STATE OF NEW YORK ________________________________________________________________________ 4199 2011-2012 Regular Sessions IN SENATE March 23, 2011 ___________Introduced by Sen. HANNON -- read twice and ordered printed, and when printed to be committed to the Committee on Investigations and Govern- ment Operations AN ACT to amend the tax law, in relation to eligibility for the empire state film production credit THE PEOPLE OF THE STATE OF NEW YORK, REPRESENTED IN SENATE AND ASSEM- BLY, DO ENACT AS FOLLOWS: Section 1. Paragraph 1 of subdivision (a) of section 24 of the tax law, as amended by section 3 of part Q of chapter 57 of the laws of 2010, is amended to read as follows: (1) Allowance of credit. A taxpayer which is a qualified film production company, or a qualified independent film production company, or which is a sole proprietor of or a member of a partnership which is a qualified film production company or a qualified independent film production company, and which is subject to tax under articles nine-A or twenty-two of this chapter, shall be allowed a credit against such tax, pursuant to the provisions referenced in subdivision
[(c)](E) of this section, to be computed as [hereinafter]provided IN THIS SECTION. S 2. Paragraph 2 of subdivision (b) of section 24 of the tax law, as added by section 1 of part P of chapter 60 of the laws of 2004, is amended and a new paragraph 8 is added to read as follows: (2) "Production costs" means any costs for tangible property used and services performed directly and predominantly in the production (includ- ing pre-production and post production) of a qualified film. "Production costs" shall not include [(i) costs for a story, script or scenario to be used for a qualified film and (ii)]wages or salaries or other compensation for writers, directors, including music directors, producers and performers (other than background actors with no scripted lines). WRITERS' FEES AND SALARIES SHALL BE ELIGIBLE PRODUCTION COSTS SUBJECT TO THE PROVISIONS OF SUBDIVISION (C) OF THIS SECTION; PROVIDED, HOWEVER, THAT FEES THAT ARE BASED ON DEFERRED, LEVERAGED OR PROFITEXPLANATION--Matter in ITALICS (underscored) is new; matter in brackets [ ] is old law to be omitted. LBD10413-02-1 S. 4199 2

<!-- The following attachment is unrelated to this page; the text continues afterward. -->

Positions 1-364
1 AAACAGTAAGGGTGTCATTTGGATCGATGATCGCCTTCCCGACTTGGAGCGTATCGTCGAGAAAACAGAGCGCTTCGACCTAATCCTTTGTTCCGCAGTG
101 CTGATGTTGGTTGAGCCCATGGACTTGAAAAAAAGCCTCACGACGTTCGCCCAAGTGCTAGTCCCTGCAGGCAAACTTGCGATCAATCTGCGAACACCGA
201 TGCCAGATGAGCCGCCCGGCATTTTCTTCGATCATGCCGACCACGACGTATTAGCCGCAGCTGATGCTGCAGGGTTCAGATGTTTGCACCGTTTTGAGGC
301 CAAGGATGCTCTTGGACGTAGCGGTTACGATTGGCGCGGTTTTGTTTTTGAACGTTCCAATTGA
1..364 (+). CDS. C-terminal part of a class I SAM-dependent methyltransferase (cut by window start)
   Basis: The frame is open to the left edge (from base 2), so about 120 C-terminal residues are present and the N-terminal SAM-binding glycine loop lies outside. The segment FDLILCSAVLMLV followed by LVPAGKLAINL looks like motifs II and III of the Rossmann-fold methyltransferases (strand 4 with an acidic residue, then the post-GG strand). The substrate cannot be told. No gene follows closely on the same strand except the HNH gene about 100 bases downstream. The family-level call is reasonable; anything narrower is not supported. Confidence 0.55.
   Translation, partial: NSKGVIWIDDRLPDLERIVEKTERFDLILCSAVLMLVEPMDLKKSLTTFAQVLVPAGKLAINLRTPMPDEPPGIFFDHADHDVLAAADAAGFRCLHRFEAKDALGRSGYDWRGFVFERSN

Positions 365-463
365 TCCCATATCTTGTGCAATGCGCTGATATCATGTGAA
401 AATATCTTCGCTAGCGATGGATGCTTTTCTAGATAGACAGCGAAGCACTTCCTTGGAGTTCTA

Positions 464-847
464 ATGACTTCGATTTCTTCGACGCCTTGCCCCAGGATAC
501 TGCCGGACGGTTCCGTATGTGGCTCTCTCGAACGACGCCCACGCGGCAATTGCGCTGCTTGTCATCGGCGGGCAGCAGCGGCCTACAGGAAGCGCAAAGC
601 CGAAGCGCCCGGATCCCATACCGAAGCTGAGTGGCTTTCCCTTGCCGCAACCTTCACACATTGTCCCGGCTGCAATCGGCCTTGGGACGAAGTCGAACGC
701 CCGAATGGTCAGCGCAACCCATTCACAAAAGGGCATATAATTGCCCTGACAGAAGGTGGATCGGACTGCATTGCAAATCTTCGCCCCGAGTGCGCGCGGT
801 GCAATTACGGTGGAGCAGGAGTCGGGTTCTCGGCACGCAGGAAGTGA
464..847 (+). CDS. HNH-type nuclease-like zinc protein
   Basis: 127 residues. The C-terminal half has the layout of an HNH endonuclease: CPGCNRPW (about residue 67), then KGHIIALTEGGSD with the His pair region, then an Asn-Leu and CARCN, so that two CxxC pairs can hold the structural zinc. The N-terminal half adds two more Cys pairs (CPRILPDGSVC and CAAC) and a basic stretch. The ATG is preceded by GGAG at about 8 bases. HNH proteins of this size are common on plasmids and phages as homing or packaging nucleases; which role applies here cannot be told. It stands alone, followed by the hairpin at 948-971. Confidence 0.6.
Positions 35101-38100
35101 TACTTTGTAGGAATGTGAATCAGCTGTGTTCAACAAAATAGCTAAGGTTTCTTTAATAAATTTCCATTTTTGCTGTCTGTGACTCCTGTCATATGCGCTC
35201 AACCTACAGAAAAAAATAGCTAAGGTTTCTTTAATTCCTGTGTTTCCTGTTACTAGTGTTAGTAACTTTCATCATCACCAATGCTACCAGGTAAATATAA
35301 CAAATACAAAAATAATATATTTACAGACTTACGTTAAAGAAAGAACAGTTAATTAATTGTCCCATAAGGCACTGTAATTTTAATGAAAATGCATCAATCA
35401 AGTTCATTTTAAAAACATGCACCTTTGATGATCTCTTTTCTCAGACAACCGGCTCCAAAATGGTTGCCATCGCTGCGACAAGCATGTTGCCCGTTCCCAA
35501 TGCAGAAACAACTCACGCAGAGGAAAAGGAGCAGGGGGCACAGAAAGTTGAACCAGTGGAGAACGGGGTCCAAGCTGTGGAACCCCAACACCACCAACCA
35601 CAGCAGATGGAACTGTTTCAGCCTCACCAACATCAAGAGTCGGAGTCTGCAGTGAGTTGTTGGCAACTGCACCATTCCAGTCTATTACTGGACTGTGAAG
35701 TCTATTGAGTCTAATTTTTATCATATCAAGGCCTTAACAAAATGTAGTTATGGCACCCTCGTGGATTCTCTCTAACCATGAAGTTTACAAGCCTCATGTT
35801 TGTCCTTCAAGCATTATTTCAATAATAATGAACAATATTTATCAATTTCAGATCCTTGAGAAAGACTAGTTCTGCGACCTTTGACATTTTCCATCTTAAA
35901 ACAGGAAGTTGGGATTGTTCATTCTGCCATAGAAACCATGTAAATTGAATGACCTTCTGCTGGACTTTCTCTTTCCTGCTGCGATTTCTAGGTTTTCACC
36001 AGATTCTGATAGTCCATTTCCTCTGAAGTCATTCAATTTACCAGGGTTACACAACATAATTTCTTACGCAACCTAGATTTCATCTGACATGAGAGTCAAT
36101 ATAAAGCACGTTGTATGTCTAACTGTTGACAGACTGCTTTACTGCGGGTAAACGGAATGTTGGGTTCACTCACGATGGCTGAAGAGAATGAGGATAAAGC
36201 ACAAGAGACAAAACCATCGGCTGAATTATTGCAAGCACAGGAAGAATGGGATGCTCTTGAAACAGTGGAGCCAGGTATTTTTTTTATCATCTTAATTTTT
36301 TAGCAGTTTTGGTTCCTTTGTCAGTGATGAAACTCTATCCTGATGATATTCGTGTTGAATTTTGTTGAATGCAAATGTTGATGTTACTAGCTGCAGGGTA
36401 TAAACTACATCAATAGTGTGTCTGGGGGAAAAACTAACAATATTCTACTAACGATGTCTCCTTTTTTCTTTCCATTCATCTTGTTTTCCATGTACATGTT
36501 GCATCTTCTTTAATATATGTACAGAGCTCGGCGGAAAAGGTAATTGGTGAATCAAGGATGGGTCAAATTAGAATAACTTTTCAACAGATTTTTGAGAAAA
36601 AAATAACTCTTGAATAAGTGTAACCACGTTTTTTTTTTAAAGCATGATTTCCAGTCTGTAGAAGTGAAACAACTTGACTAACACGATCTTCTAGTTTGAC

PARTICIPATION COSTS, OR ARE IN EXCESS OF THOSE OTHERWISE PERMITTED BY SUBDIVISION (C) OF THIS SECTION SHALL NOT BE ELIGIBLE PRODUCTION COSTS. "Production costs" generally include technical and crew production costs, such as expenditures for film production facilities, or any part thereof, props, makeup, wardrobe, film processing, camera, sound record- ing, set construction, lighting, shooting, editing and meals. (8) "WRITER" MEANS A WRITER EMPLOYED OR RETAINED TO WRITE OR REVISE SCRIPTS, SCREEN PLAYS, TELEPLAYS, DIALOGUE, SKETCHES, ROUTINES OR NARRATIONS. S 3. Subdivisions (c) and (d) of section 24 of the tax law are relet- tered subdivisions (e) and (f) and two new subdivisions (c) and (d) are added to read as follows: (C) FOR A FEATURE FILM OR TELEVISION PRODUCTION, WRITERS' FEES AND SALARIES SHALL BE ELIGIBLE PRODUCTION COSTS ONLY IF THE WRITER IS A RESIDENT OF THIS STATE AND EITHER: (1) THE TAXPAYER CLAIMS SUCH COSTS IN AN AMOUNT NOT TO EXCEED FIFTY THOUSAND DOLLARS FOR THE FEES AND SALARIES OF EACH SUCH WRITER; OR (2) WHERE THE TAXPAYER HIRES OR RETAINS THREE OR MORE SUCH WRITERS FOR SERVICE ON AN ELIGIBLE PRODUCTION, AT LEAST ONE SUCH WRITER IS A MINORI- TY GROUP MEMBER AS DEFINED IN SUBDIVISION EIGHT OF SECTION THREE HUNDRED TEN OF THE EXECUTIVE LAW, AND THE TAXPAYER CLAIMS SUCH COSTS IN AN AMOUNT NOT TO EXCEED FIFTY THOUSAND DOLLARS FOR THE FEES AND SALARY OF EACH SUCH WRITER. (D) FOR EACH TAX YEAR, THE AMOUNT OF THE CREDIT BASED UPON THE INCLU- SION OF WRITERS' FEES AND SALARIES AS PRODUCTION COSTS SHALL NOT, IN THE AGGREGATE, EXCEED FIVE MILLION DOLLARS. FURTHERMORE, THE CREDIT AUTHOR- IZED BY THIS SECTION THAT IS ATTRIBUTABLE TO WRITERS' FEES AND SALARIES SHALL BE APPORTIONED AMONG ALL ELIGIBLE TAXPAYERS. S 4. This act shall take effect January 1, 2012.